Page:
Mapping the Trail of Grief

After the Fall, H.Hunter ©2007

Last night was the third meeting of our young adult bereavement group. It's an evening where we spend time thinking, talking and drawing out how grief manifests in our bodies. It is one of the most fascinating and potentially powerful nights of the group.

It's typical after the death of someone you love to experience a variety of physical symptoms; lethargy, stomach aches, headaches, exhaustion, lack of appetite, sleeplessness, the list goes on. For me, a particularly powerful moment is when I pass out a list of words, "feeling words", we call them and I ask group members to circle all the words that apply for them at the time. I caution them that many of the feelings may be contradictory and that's o.k.

This circling of the words is a cognitive exercise--it's not too hard, the words are provided, they just have to circle them. Then we take it a step further. I ask them to mark the 4 or 5 strongest feelings. That takes some consideration, but it's somewhat of a relief to circle them. Putting words to feelings makes them more concrete, less nebulous.  I take it one step deeper then, handing them a page with an body outline drawn on it, asking them to chose a color to correspond with each of the feelings--as if they were making the key of a map. Here's where it picks up emotional speed.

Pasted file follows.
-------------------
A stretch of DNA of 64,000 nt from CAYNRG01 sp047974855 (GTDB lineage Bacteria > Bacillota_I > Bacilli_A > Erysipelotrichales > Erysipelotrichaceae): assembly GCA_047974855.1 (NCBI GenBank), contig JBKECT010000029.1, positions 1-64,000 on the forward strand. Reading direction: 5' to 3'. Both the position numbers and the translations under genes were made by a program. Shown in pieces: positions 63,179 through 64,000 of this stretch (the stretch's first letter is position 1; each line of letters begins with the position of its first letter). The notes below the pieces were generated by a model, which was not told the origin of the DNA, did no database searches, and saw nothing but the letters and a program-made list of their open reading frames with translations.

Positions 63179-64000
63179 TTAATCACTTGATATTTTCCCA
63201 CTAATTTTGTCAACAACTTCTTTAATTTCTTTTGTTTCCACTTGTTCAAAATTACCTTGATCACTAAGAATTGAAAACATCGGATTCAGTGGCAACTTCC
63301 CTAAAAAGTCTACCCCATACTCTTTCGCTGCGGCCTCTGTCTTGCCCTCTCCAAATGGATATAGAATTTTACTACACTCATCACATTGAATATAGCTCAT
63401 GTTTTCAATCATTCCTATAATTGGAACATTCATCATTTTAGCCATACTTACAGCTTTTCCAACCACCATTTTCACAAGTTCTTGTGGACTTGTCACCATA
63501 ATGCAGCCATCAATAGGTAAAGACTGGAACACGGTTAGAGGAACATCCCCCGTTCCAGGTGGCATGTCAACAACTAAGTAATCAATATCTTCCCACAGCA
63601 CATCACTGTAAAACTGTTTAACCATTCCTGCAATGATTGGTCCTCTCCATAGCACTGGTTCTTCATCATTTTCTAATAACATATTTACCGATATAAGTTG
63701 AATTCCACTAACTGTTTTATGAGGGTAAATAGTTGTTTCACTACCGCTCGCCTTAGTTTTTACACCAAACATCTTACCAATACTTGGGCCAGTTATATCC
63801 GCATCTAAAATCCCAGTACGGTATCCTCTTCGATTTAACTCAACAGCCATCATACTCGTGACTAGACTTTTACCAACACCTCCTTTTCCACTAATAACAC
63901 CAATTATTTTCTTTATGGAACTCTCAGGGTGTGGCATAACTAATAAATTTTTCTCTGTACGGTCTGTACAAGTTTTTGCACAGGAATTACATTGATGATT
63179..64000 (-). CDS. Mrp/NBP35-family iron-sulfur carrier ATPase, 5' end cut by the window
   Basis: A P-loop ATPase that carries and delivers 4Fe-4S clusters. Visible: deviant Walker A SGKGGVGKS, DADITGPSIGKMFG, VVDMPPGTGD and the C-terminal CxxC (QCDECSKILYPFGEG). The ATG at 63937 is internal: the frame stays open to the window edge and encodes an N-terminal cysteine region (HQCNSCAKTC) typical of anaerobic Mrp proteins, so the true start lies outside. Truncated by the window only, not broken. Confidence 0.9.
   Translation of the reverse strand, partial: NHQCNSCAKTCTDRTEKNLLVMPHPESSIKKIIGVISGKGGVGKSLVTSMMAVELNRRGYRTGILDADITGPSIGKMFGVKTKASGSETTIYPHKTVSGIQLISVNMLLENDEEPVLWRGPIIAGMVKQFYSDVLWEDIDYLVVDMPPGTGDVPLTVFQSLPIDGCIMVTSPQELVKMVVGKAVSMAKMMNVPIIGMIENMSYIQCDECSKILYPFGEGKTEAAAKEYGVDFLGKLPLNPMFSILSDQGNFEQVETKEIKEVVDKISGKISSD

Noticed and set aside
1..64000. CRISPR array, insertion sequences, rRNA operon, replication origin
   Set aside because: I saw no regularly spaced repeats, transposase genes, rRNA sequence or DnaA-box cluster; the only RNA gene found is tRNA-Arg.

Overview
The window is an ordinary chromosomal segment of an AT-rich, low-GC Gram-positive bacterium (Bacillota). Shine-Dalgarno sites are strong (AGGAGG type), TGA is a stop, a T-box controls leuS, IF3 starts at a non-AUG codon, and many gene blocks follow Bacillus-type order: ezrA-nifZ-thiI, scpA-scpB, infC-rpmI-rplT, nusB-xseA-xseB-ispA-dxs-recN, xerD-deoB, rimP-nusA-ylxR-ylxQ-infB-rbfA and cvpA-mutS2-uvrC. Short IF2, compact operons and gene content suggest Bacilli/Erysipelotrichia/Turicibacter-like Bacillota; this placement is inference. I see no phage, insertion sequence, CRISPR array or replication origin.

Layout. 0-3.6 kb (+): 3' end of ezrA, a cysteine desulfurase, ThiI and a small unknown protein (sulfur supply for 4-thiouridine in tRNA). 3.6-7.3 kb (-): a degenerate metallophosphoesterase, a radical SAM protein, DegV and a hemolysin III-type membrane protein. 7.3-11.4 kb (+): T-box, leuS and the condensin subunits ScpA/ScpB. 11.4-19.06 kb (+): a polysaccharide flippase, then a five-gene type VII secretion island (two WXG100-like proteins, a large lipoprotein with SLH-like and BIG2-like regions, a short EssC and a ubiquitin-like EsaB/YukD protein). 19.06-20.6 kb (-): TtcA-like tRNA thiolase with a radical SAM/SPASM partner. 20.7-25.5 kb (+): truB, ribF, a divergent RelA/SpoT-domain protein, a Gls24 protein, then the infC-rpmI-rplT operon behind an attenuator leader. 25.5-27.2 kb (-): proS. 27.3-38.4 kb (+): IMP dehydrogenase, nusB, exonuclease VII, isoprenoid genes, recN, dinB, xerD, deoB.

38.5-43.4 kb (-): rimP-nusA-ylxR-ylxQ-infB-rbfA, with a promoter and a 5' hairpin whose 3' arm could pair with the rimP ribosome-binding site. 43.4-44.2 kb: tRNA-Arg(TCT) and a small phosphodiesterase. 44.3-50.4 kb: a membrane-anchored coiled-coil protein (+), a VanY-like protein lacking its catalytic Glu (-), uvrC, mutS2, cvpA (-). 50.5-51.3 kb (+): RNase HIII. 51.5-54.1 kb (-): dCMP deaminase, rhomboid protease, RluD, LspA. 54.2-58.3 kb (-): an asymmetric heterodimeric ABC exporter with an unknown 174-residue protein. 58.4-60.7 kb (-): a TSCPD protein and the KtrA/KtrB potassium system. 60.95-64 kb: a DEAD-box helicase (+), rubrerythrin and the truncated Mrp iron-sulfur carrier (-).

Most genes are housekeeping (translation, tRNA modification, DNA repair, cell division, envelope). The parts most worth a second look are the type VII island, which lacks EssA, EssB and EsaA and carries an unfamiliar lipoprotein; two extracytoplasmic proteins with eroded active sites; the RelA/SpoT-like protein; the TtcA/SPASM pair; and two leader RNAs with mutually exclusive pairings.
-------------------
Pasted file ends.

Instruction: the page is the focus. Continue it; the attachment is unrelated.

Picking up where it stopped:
After people have selected colors for their feelings, I begin to explain what a metaphor is and how we can use symbols to express feelings. Everyone knows about butterflies in the stomach, how a headache can feel like a hammer and how a heart can be broken. With these simple suggestions, the group takes off.

I never cease to be amazed by the variety of symbols that people come up with; locks on mouths, fire streaming red and hot from out of a pair of hands, gray clouds that encompass the whole body. I become silent in the face of these symbols, which open up doors soundlessly so that people can speak about their grief in a way that would not otherwise be possible.

I have a tendency to want to talk and help. Drawing does the work instead.

"The body weeps the tears the eyes refuse to shed." William Osler